The Difference Between a Magazine & a Newspaper

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Both newspapers and magazines publish on a regular schedule, offering articles for readers. Both are struggling to survive in the digital age. Despite the similarities, there are significant differences between the two types of publications.

Subject Matter

Newspapers and magazines often overlap in the topics they cover. A news magazine and a newspaper might both report on a major trial, for instance. City and regional magazines might cover similar events or personalities as local newspapers in the same area. However there are also significant differences:

•Newspapers typically come out daily, bi-weekly or weekly, so they tend to put a focus on shorter, hard news articles. Magazines are published anywhere from weekly to monthly or bimonthly. Their articles tend to be longer features that take a big-picture approach. A day-old newspaper might be out of date, where magazines have a longer shelf life.

•The newspaper industry tends to focus on providing something for everyone — hard news, sports, entertainment, fashion, celebrities. While some magazines, such as Time or Newsweek, are generalists, many are highly specialized. For example, there are magazines on Civil War history, art, golf, vegetarian recipes and trends in Southern decorating.

•Some magazines print fiction. Newspapers tend not to, but many of them run comic strips.

Tip

  • Libraries distinguish magazines from journals. Even magazines that cover a specialized field are geared to general readers. Journals such as Current Research in Social Psychology, for instance are more scholarly, with in-depth articles often including original research. Journal articles are written by scholars and scientists and often published by universities or scientific organizations.

Audience and Advertising

Newspapers have a broader audience because of the "something for everyone" approach. A given magazine may appeal only to members of the organization that publishes it, or to people interested in a particular topic. At the same time, even special-interest magazines such as Vegetarian Times or the shopping magazine Lucky might go out to everyone in the country. Few newspapers are read outside their home cities or counties.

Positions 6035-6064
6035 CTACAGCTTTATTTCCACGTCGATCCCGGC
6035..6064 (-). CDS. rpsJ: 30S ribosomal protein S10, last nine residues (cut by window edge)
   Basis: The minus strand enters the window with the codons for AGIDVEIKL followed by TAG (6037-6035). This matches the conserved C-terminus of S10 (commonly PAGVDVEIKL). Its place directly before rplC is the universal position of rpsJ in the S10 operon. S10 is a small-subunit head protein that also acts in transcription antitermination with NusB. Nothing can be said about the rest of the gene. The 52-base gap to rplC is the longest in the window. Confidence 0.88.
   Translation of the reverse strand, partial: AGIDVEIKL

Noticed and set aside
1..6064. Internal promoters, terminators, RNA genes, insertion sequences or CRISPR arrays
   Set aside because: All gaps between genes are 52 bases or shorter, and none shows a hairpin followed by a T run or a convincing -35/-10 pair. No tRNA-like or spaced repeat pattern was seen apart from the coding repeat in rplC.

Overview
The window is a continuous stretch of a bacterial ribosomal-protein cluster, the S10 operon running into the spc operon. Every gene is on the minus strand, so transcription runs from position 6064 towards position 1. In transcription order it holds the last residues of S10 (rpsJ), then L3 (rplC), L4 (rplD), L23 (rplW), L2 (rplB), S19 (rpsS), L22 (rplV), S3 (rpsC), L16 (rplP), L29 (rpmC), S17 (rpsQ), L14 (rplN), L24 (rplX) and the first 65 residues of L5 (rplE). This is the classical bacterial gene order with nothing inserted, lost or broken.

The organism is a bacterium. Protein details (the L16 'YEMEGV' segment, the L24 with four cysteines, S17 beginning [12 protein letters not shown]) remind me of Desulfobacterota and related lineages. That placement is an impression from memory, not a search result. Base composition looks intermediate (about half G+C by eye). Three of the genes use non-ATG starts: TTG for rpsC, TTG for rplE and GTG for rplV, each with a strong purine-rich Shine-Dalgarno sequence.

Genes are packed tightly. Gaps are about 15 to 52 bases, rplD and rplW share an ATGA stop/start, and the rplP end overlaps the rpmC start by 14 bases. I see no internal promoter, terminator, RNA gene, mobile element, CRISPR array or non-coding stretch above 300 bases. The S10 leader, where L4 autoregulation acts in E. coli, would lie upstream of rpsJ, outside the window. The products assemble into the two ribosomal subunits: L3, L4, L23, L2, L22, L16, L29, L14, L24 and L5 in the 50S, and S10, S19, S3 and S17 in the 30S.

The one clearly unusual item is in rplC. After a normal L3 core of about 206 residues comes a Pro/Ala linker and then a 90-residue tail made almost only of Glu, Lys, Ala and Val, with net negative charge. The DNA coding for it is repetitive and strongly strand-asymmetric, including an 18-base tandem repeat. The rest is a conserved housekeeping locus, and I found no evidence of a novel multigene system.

This in turn affects the ads inside the publication. Both types of publications rely on subscriptions for part of their income, though most rely more heavily on advertising for income. Advertising in newspapers reaches all readers in a specific geographical area. Specialty magazines can tailor advertising to a niche audience. Someone selling services or software to writers knows that an ad in The Writer or Writer's Digest will be seen by people interested in writing careers and probably nobody else.

Unlike a daily newspaper, which can advertise a sale or event happening just a couple of days later, a magazine with a slower publication schedule needs ads that are more evergreen. Many readers may not pick up and read the issue they bought immediately.

Design

Newspapers have a simple layout and design. They're overwhelmingly black and white, with occasional color photos and ads. Magazine layouts are often more complex, and make a much stronger use of color.

Online Strategy

Print magazines and papers haven't disappeared in the digital age, but they have found staying profitable a challenge. Newspapers were hard-hit first because their design translated so easily to digital viewing. Magazines started to feel the pinch when tablets made it possible to recreate the magazine's layout online. According to Advertising Age magazine, newspaper revenues as of 2014 were sinking much faster than magazines.

Both types of publications have tried to offset lower revenues by operating more efficiently, with smaller staffs and overhead. However, certain costs, such as printing and paper, make it difficult to remain profitable, which has led many newspapers and magazines to cease their print operations.

"While consumers may have cut back from eight magazines to three magazines, they're still going to purchase the content they think is extremely valuable."—Greg Boyer of Price Waterhouse Coopers, as told to Advertising Age.

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